Although he's from Amsterdam, our next guest is a true Chicago house legend. Steven Brunsmann aka Aroy Dee has been pushing jack tracks in their many forms since the 80s.
As founder of M>O>S Recordings and later MOS_Deep, Brunsmann’s labels have become synonymous with Dutch techno music of the highest order, and are an extremely important cog in the wheel that is Holland’s flourishing underground movement. As an artist, Aroy Dee has spread his works across no nonsense Dutch labels like Delsin and Rush Hour, but only this month has he released his first long playing release, Sketches, which fittingly came out on M>O>S, complete with his own sketches of the foreign cities that have inspired his output over the years.
The mix hits all the spots for us, an edgy exploration of the emotional house and techno that he’s so well known for, with upcoming M>O>S releases and some Sketches previews hidden in the mix for good measure.
You have been releasing your own music for more than 10 years now, but you have only just this month released your first album Sketches on your label M>O>S. Why do you think now was the right time to do the album, and what can you tell us about the idea behind the record?
I always felt in general my tracks are part of a bigger story then one can squeeze on a 12″. That’s why some years ago I started saving all tracks I made rather than releasing them too quickly. Through the years I slowly built up a selection which I felt had a coherence in character but also enough differences to make it diverse. Besides making music I am an architect and like to sketch. I wanted to make this a very personal document so choose to use my handmade sketches as artwork.
The sketches on the album cover are incredibly unique and detailed. Which cities have you depicted in the sketches, and how has the architecture in those cities influenced your music, especially on this album?
Always when I have the change to travel, I bring a sketchbook. Through the years I made sketches in Vietnam, Brazil, Indonesia, Portugal, Germany and off course in my home city Amsterdam. The sketches I make of urban landscapes have a strong relation (at least for me personally) with the music I make. Looking at these massive cityscapes gives me a similar feeling of melancholy and alienation as my music.
Arguably your biggest record, at least in recent times, was the remix you did of Design A Wave’s ‘Weird F’ for the mysteriously titled ##### EP, with MA Spaventi adding his own touch on the B side. The original is an incredible ambient track, but you guys were able to give it a whole new context altogether. How did that record come about?
My friend Mark from Rush Hour sent me the original version and asked me if I wanted to work on a remix. Sometimes I hear something the first time and instantly become enchanted by it, this happened when I first listened to Design a Wave’s beautiful tearjerking strings. I felt all it needed was just a simple, straight forward jacking beat. And that’s what I did. For me it was quite a surprise the release was so popular, maybe because of the fact that we kept the artists a secret for a long time. The only clue was that our initials were inscribed on the vinyl.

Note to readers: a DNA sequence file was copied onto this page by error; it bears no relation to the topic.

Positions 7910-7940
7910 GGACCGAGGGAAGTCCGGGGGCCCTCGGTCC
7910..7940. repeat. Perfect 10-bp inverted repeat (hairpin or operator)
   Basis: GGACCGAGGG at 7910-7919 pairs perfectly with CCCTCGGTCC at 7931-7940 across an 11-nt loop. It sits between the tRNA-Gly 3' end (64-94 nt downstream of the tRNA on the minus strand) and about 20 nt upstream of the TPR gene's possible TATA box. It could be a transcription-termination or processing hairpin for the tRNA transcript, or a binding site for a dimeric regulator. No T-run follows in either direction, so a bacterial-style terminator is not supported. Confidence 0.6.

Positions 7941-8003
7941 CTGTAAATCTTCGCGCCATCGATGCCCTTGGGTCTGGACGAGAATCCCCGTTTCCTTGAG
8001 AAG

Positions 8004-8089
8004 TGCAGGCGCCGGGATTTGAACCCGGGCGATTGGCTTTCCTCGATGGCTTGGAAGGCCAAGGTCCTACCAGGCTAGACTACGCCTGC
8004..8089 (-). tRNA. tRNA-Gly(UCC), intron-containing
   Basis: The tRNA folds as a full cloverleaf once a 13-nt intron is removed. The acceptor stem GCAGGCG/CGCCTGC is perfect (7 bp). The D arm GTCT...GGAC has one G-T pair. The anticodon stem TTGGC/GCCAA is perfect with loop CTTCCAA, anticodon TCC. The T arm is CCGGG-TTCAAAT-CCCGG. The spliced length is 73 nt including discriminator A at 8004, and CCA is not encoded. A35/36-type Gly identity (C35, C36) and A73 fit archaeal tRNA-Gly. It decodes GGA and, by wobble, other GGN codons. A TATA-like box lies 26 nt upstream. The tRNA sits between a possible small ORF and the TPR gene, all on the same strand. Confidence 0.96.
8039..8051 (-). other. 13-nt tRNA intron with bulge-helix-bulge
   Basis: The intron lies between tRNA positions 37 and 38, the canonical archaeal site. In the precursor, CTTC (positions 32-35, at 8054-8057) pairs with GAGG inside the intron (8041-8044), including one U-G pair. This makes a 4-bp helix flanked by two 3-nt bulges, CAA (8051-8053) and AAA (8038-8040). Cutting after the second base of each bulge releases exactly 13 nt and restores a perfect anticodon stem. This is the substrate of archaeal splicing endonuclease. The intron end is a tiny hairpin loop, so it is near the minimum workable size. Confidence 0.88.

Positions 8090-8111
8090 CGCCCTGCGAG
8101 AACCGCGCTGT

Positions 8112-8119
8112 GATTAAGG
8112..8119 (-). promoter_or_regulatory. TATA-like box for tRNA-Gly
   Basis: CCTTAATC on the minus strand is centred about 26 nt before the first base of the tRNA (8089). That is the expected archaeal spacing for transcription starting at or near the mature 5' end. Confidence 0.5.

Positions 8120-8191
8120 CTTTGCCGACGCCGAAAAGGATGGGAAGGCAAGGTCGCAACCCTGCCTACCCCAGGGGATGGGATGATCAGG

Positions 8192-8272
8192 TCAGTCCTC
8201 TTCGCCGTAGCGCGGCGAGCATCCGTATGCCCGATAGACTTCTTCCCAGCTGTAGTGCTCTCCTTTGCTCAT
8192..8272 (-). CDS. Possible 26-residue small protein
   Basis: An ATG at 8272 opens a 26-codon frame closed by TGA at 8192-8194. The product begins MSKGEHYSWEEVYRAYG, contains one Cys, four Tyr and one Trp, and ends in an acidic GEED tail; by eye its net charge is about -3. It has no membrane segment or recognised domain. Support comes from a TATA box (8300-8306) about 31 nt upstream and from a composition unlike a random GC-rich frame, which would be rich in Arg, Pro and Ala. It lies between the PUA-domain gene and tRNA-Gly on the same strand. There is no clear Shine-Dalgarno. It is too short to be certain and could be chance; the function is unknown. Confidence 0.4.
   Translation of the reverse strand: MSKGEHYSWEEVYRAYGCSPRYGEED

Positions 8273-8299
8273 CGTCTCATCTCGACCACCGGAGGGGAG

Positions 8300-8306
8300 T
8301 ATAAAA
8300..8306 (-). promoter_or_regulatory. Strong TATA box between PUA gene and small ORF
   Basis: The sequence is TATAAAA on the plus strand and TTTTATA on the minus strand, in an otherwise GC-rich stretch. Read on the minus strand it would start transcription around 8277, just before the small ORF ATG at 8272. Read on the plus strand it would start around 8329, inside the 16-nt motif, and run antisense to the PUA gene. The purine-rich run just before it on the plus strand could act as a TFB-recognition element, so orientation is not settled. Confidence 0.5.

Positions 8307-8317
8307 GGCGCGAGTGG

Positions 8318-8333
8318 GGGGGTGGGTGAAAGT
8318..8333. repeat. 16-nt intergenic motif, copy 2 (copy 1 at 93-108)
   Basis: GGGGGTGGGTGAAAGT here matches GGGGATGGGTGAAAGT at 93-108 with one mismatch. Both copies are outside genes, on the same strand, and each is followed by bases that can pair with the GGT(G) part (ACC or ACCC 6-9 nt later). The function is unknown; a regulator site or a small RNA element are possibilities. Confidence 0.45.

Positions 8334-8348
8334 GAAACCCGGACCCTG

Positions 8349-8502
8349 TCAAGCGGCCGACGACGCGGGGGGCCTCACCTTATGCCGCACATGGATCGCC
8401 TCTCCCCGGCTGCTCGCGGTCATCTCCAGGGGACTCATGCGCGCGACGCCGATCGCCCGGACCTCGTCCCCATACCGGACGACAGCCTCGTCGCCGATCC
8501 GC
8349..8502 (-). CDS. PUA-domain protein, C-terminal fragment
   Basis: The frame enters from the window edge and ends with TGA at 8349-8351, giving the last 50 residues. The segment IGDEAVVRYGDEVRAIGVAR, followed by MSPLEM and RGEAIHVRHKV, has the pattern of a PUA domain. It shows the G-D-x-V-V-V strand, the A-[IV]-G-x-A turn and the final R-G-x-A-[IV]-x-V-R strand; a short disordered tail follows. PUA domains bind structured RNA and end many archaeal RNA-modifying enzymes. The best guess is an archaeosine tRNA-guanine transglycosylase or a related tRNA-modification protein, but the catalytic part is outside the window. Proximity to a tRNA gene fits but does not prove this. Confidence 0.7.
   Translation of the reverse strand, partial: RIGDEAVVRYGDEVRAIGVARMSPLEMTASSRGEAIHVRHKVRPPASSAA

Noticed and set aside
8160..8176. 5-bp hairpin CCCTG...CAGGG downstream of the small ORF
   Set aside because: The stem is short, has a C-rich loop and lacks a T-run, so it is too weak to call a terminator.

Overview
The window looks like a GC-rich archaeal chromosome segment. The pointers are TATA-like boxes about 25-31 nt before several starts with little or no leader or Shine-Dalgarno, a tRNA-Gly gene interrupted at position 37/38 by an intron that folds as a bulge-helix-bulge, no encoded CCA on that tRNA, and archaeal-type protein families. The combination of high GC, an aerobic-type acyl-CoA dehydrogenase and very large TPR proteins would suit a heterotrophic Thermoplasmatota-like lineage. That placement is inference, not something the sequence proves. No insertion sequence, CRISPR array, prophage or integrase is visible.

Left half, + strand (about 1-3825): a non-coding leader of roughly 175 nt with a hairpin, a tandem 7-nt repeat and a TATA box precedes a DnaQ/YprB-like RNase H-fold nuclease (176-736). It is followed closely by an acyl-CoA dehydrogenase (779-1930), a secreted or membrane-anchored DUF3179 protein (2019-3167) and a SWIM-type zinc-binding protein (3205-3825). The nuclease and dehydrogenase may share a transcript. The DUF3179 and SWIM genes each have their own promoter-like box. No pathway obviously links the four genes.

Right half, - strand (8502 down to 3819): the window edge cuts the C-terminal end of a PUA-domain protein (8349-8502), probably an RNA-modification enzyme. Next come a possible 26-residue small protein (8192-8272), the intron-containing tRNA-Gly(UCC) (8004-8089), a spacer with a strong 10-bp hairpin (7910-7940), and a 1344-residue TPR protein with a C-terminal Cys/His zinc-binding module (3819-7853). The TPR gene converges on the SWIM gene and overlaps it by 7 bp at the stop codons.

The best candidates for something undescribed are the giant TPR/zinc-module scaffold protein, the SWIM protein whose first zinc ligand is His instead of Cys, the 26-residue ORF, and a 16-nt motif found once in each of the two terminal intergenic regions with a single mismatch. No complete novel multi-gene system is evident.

I read a while ago that MOS_Deep, the newest arm to the M>O>S label, was born mainly as a vehicle for providing you with new records for your DJ sets. Does that idea still hold true today, or has a new focus for MOS_Deep developed since those earlier releases?
That idea still holds true, but a release on MOS_deep has to be more than a contemporary dance floor pleaser, also on MOS_Deep I’m looking for a distinct beauty and musical relevance in the long term. At least for me personally it has to feel like that. I don’t release music following the craze of the day, all releases should be timeless in a certain way.
What can you tell us about this mix? Is there a main idea behind the mix? Who are some of the artists that feature?
Also when I play (or record a podcast), the idea of playing timeless music rather than following trends is important for me. That’s why my sets are always a mix of new, not so new and older records. For me it doesn’t matter if a track just came out or is 20 years old, if it’s a good track and didn’t lose its relevance, it fits in my sets.
In this mix I’ve hidden some tracks from my album Sketches. I also used a track from my first release ever on Rush Hour from 2001, OOXO, and some new and unreleased M>O>S tracks from Crystal Maze, Clendon Toblerone and Ike Release. Furthermore I used tracks I’ve been playing out often recently, like Joey Anderson’s After Forever album, the dark wavey Stakan from Gesloten Cirkel, Mick Wills remix of Elec 1 – Acidmark , DJ Guy and Black Sites from Miss Hauff and F#X on PAN. Also some of my favorite all-time tracks like Untitled by Richard D. James from Surfing on Sinewaves and Choke & Fly from Balil are featured in the mix.
After the album has dropped, what is the plan for you production wise? Also, what else will be coming out next on M>O>S and MOS_Deep?
Production wise I take it easy like I always do. I hope there’ll be a new Aroy Dee in a year or so. I rather wait a bit longer and be sure I really release something that matters, then having the idea I have to release a record every 3 months, like many artists do nowadays. Upcoming on M>O>S and MOS_Deep a number of 12″s from R-A-G, Vernon Felicity, Gerstaffelen, Perseus Traxx and Crystal Maze. Some yet unknown artists will have their debut, like Life’s Tracks and Stephen Breaux. A track from Stephen is featured in the mix. Besides these 12″s, in the coming year 2 album projects are lined up to be released, one of Ike Release and one of MaSpaventi.